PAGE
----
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A fresh approach to communicating health claims [Interview]

Article-A fresh approach to communicating health claims [Interview]

While consumers want food products with proven health benefits, scepticism over claims, as well as confusion over regulations, can make communicating these health benefits extremely complicated. Rodney Jones, professor of sociolinguistics at the University of Reading in the UK, identifies some key challenges, and discusses how manufacturers can reach their target audiences.

As a linguist, professor Jones has dedicated his career to better understanding how language is used in real life situations. A current focal point of his work is on European health claims. He is currently principal investigator of an EIT Food-funded project that is looking into developing a digital toolkit to enhance scientific health claim communication.

“Regulations that are designed to promote health can sometimes go wrong, and sometimes have unintended consequences,” Jones explains. “The European health claims regulation for example aims to ensure that there are no unsubstantiated claims; that all claims are scientifically based; and that consumers can make educated decisions. But while the regulation might be effective in preventing unsubstantiated claims, it also stops many companies from making valid claims.”

Communication breakdown

Jones believes that there are a number of reasons for this. Firstly, the European Food Safety Authority (EFSA), which is responsible for approving claims based on scientific dossiers, tends to approve scientifically-written claims that are difficult for consumers to understand. An inability to understand often leads to mistrust.

Secondly, while manufacturers are sometimes allowed to amend certain words for linguistic and cultural purposes, there are no guidelines for this. And whenever manfacturers make a change, they risk being challenged and fined by their national authority, leading to reputational damage.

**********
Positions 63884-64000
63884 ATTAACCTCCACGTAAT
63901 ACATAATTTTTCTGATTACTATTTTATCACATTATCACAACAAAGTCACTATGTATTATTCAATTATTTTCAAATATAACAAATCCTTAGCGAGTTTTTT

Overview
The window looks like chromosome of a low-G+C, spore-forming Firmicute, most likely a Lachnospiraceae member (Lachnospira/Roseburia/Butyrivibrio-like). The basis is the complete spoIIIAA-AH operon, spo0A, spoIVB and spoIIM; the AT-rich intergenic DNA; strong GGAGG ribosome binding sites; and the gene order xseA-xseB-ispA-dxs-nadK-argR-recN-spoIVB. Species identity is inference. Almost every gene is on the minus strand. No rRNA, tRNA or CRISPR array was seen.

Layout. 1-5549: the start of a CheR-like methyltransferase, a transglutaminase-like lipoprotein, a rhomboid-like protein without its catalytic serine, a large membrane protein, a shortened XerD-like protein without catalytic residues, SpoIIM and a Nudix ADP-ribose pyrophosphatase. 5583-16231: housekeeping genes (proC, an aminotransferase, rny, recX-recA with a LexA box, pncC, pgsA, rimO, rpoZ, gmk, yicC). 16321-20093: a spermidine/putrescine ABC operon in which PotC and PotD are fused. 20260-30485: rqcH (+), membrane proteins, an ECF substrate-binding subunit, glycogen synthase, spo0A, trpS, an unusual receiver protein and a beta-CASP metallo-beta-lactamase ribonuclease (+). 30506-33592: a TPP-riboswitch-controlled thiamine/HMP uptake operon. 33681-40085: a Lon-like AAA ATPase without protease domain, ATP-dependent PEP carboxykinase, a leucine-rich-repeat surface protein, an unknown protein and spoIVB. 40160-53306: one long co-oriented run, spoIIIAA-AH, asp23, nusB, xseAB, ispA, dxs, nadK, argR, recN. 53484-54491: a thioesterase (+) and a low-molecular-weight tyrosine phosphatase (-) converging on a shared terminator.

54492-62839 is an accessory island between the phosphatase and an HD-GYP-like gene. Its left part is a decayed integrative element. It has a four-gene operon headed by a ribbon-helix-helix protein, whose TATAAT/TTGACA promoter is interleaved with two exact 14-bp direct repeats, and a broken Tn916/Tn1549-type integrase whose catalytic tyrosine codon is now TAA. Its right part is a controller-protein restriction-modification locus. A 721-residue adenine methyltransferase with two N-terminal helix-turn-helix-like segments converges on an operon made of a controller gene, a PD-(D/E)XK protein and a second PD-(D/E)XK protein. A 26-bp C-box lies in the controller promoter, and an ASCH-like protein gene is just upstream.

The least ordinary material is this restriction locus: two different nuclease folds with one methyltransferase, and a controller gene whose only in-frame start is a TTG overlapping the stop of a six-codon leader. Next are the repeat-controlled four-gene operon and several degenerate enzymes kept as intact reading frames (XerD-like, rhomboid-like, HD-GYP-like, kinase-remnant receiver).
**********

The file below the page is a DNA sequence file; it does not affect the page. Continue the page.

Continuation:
“Another point is that enforcement is not at the EU level, but at the national level,” notes Jones. “Some national authorities respond to complaints, while others are more proactive. There might be one law, but it is enforced very differently.”

As a linguist, Jones recognises that translations can be highly subjective. This can create an uneven playing field.

“The word ‘normal’, as in ‘… contributes to normal bone growth’, is not well understood by consumers,” he says. “Manufacturers would prefer the word ‘healthy’. But while some countries won’t allow ‘healthy’ and will insist on ‘normal’, others will translate this word as ‘healthy’.”

The end result of all this complexity is that many manufacturers just don’t bother with health claims.

Starting a conversation

The goal of Jones’ project is to better understand what makes some health claims easier to understand, as well as more attractive to consumers. To achieve this, an online platform has been created, where consumers can engage in activities and games around the wording of health claims. The data collected will help to build up a picture of the kind of communication that works.

“For example, we can already see that changing a few words without changing the meaning can make a huge difference,” he says. “Take the common phrase ‘…contributes to the maintenance of’. All you need to do is change this phrase to ‘… helps maintain’. This grammatical change is easier for people to understand and process.”

Another interesting finding is the use of asterisks.

“Don’t use asterisks!” says Jones.  “Sometimes manufacturers will make a general claim on the front of the packet and put the required authorised health claim on the back, linking the two with an asterisk. We found that this massively backfires, because consumers see the asterisk and think the company is making a disclaimer.”’

The project will eventually make all this information available to consumers, manufacturers, and regulators. This will give manufacturers the data they need to argue their case for simpler and clearer phrasing. A key hope is that regulators will use the project results to develop clearer guidelines.

Ultimately, Jones hopes that findings will lead to a more productive conversation between manufacturers, consumers and regulators. Manufacturers, he says, need to see that the issues surrounding health claims are not just problems for their company, but rather a challenge facing the entire industry.

“Our data might not help to solve their particular problem,” says Jones. “Rather, our data needs to feed into this larger conversation.”

This project was funded by EIT Food. EIT Food is supported by the European Institute of Innovation and Technology (EIT), a body of the European Union.

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